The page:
Book Editor: Education Requirements and Career Information

Book editing requires significant formal education. Learn about the degree programs, job duties and requirements to see if this is the right career for you.

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If you're thinking about a career as a book editor, you should have strong communication and grammar skills, as well as the ability to work with writers and guide them through the publication process. Most book editors hold a bachelor's degree and begin as editorial assistants, where they can work under the supervision of senior staff.

Essential Information

Book editors review manuscripts and book proposals to decide whether books should be published. They also review and edit drafts and oversee the publication process, working closely with authors to perfect the manuscript. Most hold bachelor's degrees, usually in English, journalism or related fields. Book editors generally work their way up the ranks of the publishing industry, often starting as editorial assistants. They need keen grammar and language skills, as well as the ability to work with others. Some editors specialize in areas including book acquisitions or copy editing.

Education Requirements Bachelor's degree
Projected Job Outlook (2014-24)* 5% decline (all editors)
Mean Wage (2015)* $64,910 (all editors)

Source: *U.S. Bureau of Labor Statistics (BLS)

Education Requirements for a Book Editor

A bachelor's degree or higher is required for work as a book editor. Degrees in English, journalism or communications are preferred by most employers; however, degrees in other fields can also lead to work as a book editor if the candidate has the necessary knowledge and experience. Editors should have a particular interest in the technical aspects of writing, such as grammar, punctuation and sentence structure. They must also have the ability to work closely with authors and guide them through the publishing process. Publishing houses generally seek college graduates who have excellent written and verbal communication skills, a strong academic record and a keen interest in book publishing. Internships or volunteer experience in the publishing industry can also help prepare candidates for a book editing career.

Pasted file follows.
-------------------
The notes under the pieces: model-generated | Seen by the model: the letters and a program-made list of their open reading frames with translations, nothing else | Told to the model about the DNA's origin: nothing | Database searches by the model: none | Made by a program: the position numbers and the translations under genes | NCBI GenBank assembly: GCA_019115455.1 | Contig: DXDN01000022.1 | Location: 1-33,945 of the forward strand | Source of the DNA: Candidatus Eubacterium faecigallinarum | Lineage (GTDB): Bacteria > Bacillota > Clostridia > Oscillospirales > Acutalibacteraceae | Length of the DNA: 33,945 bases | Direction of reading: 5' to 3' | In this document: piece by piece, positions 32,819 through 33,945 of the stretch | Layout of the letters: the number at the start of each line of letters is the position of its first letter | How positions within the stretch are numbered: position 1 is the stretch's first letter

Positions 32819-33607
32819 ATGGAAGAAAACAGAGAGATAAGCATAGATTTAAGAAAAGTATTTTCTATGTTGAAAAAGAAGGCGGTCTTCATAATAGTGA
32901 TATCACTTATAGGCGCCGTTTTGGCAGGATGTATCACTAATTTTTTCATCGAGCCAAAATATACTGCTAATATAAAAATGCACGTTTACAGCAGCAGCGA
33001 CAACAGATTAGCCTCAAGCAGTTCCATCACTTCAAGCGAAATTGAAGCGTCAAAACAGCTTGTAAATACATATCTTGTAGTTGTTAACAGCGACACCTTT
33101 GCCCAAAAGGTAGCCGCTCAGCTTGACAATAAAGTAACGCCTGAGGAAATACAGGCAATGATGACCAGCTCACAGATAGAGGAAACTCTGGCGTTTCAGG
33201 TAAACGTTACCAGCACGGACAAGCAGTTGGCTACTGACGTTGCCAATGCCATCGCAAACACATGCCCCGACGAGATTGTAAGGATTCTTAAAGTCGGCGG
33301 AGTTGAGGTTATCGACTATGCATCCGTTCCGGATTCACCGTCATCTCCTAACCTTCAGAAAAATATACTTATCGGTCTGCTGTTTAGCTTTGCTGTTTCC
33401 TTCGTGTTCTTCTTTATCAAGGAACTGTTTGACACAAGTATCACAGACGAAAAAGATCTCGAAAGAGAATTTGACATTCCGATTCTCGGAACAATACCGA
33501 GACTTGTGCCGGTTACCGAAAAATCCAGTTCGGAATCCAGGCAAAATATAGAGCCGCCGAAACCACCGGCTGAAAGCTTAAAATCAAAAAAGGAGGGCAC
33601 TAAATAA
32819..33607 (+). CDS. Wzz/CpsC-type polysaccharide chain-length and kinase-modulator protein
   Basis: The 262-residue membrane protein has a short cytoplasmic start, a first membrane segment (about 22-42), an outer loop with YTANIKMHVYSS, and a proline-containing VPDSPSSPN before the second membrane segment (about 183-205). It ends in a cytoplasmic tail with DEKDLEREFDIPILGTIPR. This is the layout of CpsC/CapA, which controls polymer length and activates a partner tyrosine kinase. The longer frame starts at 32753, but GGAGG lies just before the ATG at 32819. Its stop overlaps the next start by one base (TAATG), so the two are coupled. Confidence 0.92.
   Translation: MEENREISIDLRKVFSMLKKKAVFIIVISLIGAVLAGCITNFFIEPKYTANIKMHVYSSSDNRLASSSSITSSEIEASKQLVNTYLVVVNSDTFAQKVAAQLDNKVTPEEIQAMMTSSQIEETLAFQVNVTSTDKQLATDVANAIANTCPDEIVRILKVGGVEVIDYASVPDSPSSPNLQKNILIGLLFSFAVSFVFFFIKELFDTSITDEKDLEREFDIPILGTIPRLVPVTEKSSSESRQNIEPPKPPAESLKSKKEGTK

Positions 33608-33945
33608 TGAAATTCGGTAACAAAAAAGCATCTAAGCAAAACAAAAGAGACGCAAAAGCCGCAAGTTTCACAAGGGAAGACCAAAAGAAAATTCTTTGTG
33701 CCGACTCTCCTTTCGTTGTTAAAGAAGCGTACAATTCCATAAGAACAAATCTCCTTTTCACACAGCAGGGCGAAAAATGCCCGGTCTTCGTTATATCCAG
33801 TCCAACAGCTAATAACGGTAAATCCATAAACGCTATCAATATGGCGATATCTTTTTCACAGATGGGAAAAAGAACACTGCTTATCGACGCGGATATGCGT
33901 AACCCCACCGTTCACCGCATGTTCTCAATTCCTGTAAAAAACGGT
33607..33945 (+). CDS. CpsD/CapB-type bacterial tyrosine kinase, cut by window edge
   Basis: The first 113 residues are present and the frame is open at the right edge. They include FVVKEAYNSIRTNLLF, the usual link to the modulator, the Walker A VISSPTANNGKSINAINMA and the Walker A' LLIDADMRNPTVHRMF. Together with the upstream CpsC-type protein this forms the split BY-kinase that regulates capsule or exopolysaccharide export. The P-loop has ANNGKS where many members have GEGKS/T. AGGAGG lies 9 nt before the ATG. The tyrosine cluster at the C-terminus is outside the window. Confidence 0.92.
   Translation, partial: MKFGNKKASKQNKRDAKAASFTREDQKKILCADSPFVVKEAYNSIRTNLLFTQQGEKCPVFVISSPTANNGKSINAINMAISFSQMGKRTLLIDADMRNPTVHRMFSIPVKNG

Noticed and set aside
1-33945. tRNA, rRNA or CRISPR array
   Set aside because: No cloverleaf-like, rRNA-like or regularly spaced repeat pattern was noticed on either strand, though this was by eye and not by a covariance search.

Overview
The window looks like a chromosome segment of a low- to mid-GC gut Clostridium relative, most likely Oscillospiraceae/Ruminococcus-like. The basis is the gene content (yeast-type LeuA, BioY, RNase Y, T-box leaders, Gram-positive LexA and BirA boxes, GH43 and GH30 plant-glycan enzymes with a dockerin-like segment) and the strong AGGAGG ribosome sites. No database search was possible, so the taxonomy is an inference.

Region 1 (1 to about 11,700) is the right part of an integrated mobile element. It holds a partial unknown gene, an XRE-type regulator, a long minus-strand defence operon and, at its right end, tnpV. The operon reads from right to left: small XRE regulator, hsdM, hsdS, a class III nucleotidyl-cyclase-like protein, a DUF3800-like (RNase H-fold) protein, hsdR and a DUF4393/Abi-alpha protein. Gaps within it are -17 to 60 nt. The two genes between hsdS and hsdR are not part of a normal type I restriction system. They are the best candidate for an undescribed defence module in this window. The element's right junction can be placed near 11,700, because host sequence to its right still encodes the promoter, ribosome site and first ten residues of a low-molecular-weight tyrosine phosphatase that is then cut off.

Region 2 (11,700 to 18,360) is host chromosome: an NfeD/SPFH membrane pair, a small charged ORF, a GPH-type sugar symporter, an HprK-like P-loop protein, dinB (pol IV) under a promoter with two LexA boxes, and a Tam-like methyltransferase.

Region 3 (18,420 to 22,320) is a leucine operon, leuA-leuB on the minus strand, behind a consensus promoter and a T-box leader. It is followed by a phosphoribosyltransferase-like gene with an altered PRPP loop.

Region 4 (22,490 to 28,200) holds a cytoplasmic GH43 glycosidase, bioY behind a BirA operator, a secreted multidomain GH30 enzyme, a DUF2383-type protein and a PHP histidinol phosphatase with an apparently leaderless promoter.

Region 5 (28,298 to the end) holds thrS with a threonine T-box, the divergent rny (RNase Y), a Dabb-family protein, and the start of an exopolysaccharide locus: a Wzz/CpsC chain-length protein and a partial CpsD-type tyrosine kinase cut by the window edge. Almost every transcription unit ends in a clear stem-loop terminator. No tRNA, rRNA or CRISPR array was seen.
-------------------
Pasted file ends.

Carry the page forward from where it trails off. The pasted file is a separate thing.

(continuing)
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Career Information for Book Editors

Because experience in the publishing industry is highly valued by employers, entry-level positions are good stepping stones on the path to a book editor career. Working as an editorial assistant is a rite of passage for many aspiring book editors. In addition to clerical tasks, editorial assistants read and evaluate manuscripts, develop relationships with authors and agents and prepare drafts for print. Assistants work under the supervision of senior book editors and get an insider's look at a career in book editing.

Book editors may specialize in various aspects of the job. Some editors work solely in the area of acquisitions, where they're responsible for finding and reviewing material and making publication recommendations. Others may specialize in copy editing, ensuring that texts are consistent as well as grammatically and stylistically correct. Advancement in the field usually comes through promotion from entry-level to mid-level and senior editorial roles. Editorial assistants and proofreaders, for example, may become copy editors or associate editors; senior editors may eventually become publishers.

According to the U.S. Bureau of Labor Statistics (BLS), employment for editors, including book editors, was expected to drop by 5% from 2014 to 2024. The mean annual salary for editors working for book, newspaper and other periodical publishers was $64,910 in 2015 (www.bls.gov).

Book editors make decisions about publishing by reviewing manuscripts and book proposals. They also edit drafts and oversee the publication of books. Specialization is available in areas of the field such as copy editing or acquisitions.

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